Issue: 1971 Volume 13

(15) Common Dimensions of the School, Social, and Economic Environment in Florida: an Empirical Study

Robert S. Stephenson
Florida State University

Jacob G. Beard
Florida State University

Abstract: Forty-six variables descriptive of the 67 Florida School systems and their coterminous counties were subjected to a principal axis factor analysis. Seven interpretable factors were extracted.

Two of the seven factors were school factors and tentatively labeled “School Holding Power” and “Expenditure Per Pupil.” Two other factors were determined by cultural attributes of the community and labeled “Social and Economic Stratification” and “Minority Group.” Three additional community factors were labeled: “Growth Rate,” “Community Size,” and “Local School Support.”

The two output variables, “County Achievement Mean” and “Percent Attend- ing College,” loaded appreciably on only three of the factors: “Social and Economic Stratification,” “School Holding Power,” and “Minority Group.”

Approximately one third of the systematic variance in achievement means was unrelated to the variables used in this study.

Citation: Stephonson, R. S., & Beard, J. G. (1971). Common dimensions of the school social, and economic environment in Florida: and empirical study. Florida Journal of Educational Research, 13(1), 49-57.

Download:  Stephenson.131.pdf (1709 downloads )

(14) Characteristics and Attitudes of College Students in Relation to Marijuana

Stephen S. Sledjesky
Santa Fe Junior College

Wilson H. Guertin
University of Florida

Abstract: The dual purpose of this study was (1) to examine attitudes of college students in relation to marijuana to discover interrelations of opinions regarding its use, and (2) to determine differences between smokers of marijuana and non- smokers on demographic data, Factor analysis-and item tallies were used, respectively, in analyzing the degree of agreement with opinion items on a Questionnaire designed by the senior author. The demographic data suggested few differences between smokers of marijuana and nan-smokers of marijuana an the eight categories investigated. The differences that were found were in the categories of cigarette smoking and planned major field of study. Regarding the factor analysis of attitudes, nine factors were farmed which expressed varied degrees of knowledge and acceptance of marijuana plus caution at its use and society’s erroneous interpretation of its effects.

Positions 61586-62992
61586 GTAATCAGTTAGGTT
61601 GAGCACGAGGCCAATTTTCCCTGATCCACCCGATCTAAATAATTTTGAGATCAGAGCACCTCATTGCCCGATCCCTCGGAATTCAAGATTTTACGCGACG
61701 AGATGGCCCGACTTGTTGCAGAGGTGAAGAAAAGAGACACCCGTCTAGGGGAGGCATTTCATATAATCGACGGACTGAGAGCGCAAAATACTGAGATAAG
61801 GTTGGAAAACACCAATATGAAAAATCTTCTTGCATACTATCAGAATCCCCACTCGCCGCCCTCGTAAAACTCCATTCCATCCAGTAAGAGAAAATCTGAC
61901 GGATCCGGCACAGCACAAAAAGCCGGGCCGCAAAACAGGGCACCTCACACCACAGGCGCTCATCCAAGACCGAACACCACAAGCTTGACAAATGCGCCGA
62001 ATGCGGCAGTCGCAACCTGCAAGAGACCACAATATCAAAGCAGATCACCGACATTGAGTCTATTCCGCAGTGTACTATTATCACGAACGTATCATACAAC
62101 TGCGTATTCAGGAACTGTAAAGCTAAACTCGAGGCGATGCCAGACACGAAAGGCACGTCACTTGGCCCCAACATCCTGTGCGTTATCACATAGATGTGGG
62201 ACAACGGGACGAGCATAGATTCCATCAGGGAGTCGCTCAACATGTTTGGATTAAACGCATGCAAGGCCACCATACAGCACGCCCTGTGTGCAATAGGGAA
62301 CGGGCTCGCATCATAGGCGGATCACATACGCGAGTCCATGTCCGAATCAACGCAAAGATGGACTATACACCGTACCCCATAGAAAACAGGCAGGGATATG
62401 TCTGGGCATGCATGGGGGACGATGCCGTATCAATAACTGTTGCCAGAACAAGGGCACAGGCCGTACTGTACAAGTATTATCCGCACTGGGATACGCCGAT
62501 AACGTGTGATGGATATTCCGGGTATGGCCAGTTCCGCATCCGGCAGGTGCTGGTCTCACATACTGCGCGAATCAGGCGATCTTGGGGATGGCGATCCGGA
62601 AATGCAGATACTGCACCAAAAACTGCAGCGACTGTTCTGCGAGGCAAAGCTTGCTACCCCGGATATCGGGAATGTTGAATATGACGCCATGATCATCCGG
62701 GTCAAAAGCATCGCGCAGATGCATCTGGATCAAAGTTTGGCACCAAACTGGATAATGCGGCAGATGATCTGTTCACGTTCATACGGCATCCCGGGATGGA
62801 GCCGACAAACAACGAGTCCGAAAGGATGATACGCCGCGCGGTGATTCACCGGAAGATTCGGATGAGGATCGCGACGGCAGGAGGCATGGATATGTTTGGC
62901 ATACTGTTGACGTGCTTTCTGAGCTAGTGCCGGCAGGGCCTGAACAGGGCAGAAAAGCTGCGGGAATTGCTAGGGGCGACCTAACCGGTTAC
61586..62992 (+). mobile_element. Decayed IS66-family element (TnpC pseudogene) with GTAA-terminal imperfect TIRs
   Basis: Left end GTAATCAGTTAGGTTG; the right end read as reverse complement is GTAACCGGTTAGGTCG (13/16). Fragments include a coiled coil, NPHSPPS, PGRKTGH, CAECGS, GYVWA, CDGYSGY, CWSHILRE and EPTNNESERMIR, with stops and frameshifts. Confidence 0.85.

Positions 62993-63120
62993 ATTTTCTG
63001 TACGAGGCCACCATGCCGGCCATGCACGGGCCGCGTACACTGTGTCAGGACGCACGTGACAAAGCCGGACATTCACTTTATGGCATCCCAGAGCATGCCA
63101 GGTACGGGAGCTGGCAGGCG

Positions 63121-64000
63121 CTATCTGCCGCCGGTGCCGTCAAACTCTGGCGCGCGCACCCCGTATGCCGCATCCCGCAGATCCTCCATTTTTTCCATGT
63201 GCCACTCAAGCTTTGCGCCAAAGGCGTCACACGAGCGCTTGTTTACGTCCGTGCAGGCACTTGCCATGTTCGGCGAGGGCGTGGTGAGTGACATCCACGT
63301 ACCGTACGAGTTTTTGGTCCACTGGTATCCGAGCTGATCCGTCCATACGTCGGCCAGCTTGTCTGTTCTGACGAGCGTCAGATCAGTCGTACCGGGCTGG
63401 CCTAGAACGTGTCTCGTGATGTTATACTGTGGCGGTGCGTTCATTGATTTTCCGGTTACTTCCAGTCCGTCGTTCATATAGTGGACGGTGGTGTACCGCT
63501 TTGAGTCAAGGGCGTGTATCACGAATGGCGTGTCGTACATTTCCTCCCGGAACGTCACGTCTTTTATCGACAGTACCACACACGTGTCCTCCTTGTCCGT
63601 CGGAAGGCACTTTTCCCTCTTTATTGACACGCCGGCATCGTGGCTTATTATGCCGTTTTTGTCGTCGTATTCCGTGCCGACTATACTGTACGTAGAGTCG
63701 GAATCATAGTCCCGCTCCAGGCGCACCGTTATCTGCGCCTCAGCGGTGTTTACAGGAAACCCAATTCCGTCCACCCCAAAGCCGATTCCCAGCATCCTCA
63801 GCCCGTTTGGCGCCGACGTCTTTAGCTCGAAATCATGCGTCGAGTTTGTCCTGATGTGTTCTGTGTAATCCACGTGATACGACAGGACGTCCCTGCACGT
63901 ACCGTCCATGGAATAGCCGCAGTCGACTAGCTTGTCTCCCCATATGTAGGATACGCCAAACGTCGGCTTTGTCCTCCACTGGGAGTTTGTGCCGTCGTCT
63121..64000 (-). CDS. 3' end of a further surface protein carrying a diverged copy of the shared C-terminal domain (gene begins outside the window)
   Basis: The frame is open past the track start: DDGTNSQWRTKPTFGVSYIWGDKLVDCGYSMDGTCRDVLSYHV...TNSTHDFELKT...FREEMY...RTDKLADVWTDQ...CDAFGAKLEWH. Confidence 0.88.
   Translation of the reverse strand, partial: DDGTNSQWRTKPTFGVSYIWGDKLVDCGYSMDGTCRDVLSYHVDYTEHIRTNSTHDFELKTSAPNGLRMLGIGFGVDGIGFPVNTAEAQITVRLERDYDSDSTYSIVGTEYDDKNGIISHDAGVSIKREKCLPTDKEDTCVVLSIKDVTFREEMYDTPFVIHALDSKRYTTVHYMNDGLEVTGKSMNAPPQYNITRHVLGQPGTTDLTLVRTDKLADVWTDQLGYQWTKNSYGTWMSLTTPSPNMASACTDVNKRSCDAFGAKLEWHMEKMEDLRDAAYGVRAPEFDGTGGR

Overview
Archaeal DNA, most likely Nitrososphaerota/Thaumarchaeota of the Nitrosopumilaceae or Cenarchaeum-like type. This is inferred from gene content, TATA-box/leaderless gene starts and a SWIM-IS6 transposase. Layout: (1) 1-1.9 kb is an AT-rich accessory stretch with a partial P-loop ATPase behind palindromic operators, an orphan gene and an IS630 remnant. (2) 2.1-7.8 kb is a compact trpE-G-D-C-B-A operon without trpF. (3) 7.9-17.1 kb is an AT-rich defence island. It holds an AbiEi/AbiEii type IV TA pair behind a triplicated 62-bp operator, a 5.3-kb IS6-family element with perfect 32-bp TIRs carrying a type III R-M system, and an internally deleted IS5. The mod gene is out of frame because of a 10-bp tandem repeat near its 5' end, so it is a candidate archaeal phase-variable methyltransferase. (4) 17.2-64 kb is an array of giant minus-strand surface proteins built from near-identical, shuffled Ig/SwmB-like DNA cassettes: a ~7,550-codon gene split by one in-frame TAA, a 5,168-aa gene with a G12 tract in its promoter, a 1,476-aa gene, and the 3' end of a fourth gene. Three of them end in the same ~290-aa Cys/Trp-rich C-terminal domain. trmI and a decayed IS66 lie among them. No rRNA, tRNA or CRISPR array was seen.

Citation: Sledjesky, S. S., & Guertin, W. H. (1971). Characteristics and attitudes of college students in relation to marijuana. Florida Journal of Educational Research, 13(1), 14-22.

Download:  Sledjesky.131.pdf (1546 downloads )

(13) Age Differences and Dishonesty in High School

Fred Schab
University of Georgia

Abstract: 1629 northeast Georgia adolescents, ages,13 thru 17+, attending 22 high schools, responded, anonymously, to Questions asking about the cheating being practiced in their schools, their own projected and admitted deceitful behavior in certain educational situations, and their beliefs about effects of school deceit on contemporary society.

Chi-square applied to the responses revealed many significant differences between the responses of the five age groups studied.

Age differences were found in the following areas: (1) estimates of the amount of on-going cheating, (2) opinions about which courses are cheated in most, (3) how and by whom cheaters should be punished, (4) willingness to “squeal” on cheaters, (5) cheating or giving help on tests and other tasks, (6) deceiving teachers and administrators in various ways (sometimes with the connivance of parents), and (7) the carryover of deceit from school to job, college, home, and its prevalence in contemporary society.

Citation: Schab, F. (1971). Age differences and dishonesty in high school. Florida Journal of Educational Research, 13(1), 3-13.

Download:  Schab.131.pdf (1158 downloads )